We used Rubbermaid totes for a lot of things, and I wish they hadn't been dumbed down! We use the tall ones for bringing firewood into the house, load the fire right out of them, and it keeps a lot of the tree-duff under control. I use the short ones for laundry baskets and I find they last longer. I even made a wood + hardware cloth lid for the medium height one and use it as a "chicken hospital" - it's easy to clean and is the first step - if it looks as if the chicken will recover, she will be moved to a "rehab" shelter that's bigger when I feel she needs more space.

Saving time with cooking is really hard. Making nice meals is important for social reasons as well as nutrition. My eldest son has *always* loved ice and cold things so if I was cooking frozen veggies for dinner and he was "Hungry Now", I'd give him a bowl and any that he didn't eat before I was ready to cook the rest, got added to the pot. I regularly cook what we refer to as "planned overs" - that makes it sound so much better and intentional! To make it work though, one really does have to have a plan! Sometimes that plan is to cook double and freeze the extra for a later quick meal. That's harder to do the more mouths being fed.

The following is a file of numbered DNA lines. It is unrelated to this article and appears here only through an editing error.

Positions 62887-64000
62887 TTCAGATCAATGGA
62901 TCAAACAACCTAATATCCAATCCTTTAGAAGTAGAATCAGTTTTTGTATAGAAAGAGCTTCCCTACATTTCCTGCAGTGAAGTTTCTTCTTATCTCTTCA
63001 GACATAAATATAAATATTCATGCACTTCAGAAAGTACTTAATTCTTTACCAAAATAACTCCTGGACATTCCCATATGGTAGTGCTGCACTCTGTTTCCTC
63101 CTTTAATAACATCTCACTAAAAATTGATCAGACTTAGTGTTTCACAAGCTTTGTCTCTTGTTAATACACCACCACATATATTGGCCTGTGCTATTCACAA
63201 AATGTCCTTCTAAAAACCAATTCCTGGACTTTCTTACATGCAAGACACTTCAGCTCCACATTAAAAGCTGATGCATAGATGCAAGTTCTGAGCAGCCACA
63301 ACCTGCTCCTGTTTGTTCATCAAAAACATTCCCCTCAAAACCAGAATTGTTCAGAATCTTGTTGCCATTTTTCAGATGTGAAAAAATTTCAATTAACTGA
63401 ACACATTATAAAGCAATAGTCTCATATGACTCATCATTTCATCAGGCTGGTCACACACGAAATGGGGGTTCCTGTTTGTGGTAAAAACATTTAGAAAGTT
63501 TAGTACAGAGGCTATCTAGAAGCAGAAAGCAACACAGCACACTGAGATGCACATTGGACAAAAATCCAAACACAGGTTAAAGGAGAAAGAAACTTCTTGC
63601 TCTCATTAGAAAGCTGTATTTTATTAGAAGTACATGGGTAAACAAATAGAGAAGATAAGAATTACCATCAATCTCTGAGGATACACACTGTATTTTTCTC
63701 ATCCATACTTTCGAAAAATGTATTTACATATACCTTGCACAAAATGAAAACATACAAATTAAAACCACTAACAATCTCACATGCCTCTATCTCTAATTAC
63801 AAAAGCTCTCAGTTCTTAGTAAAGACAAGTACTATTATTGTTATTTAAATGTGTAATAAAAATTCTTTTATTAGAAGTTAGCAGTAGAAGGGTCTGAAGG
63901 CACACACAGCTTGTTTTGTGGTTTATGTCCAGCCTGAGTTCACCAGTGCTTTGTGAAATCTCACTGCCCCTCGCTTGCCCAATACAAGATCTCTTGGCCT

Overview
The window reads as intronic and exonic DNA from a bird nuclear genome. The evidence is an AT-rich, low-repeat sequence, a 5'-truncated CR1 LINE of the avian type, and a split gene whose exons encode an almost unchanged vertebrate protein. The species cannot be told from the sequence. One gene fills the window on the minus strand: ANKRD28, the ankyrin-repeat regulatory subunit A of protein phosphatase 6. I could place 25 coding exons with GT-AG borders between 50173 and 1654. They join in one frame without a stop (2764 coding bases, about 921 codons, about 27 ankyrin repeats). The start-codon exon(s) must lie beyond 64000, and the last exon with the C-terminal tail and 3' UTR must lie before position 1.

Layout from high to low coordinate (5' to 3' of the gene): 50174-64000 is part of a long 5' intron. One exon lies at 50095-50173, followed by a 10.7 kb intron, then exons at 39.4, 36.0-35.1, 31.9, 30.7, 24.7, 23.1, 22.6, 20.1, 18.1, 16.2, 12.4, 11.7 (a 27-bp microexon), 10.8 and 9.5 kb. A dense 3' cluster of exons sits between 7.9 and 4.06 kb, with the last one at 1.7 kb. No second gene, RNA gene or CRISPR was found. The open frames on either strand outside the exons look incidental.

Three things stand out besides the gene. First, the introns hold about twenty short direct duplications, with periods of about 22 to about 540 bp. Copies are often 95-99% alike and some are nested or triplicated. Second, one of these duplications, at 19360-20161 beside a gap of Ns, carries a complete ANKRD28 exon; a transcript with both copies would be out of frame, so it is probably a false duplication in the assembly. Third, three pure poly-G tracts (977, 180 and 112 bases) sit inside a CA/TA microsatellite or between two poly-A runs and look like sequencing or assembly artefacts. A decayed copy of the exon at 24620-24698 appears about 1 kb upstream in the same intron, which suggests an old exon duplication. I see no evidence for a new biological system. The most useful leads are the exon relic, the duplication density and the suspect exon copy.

2 weeks ago
Wow Greg, you did a great job!  I have a friend who did something similar, although she was using an existing space, so it was slightly larger.

The only comment I'd make if anyone gets ideas from this, is to have a properly installed grab bar by the toilet (unless it's there out of sight) and in the shower if one isn't already there.

Personally, *anyone* doing renovations of bathrooms, should take this advice. Any illness, even as simple as a broken leg, can make an independent person be a little safer with grab rails in key locations. Similarly, even if you are healthy and fit, you may still have an elderly visitor at some point. Think safety first!
3 weeks ago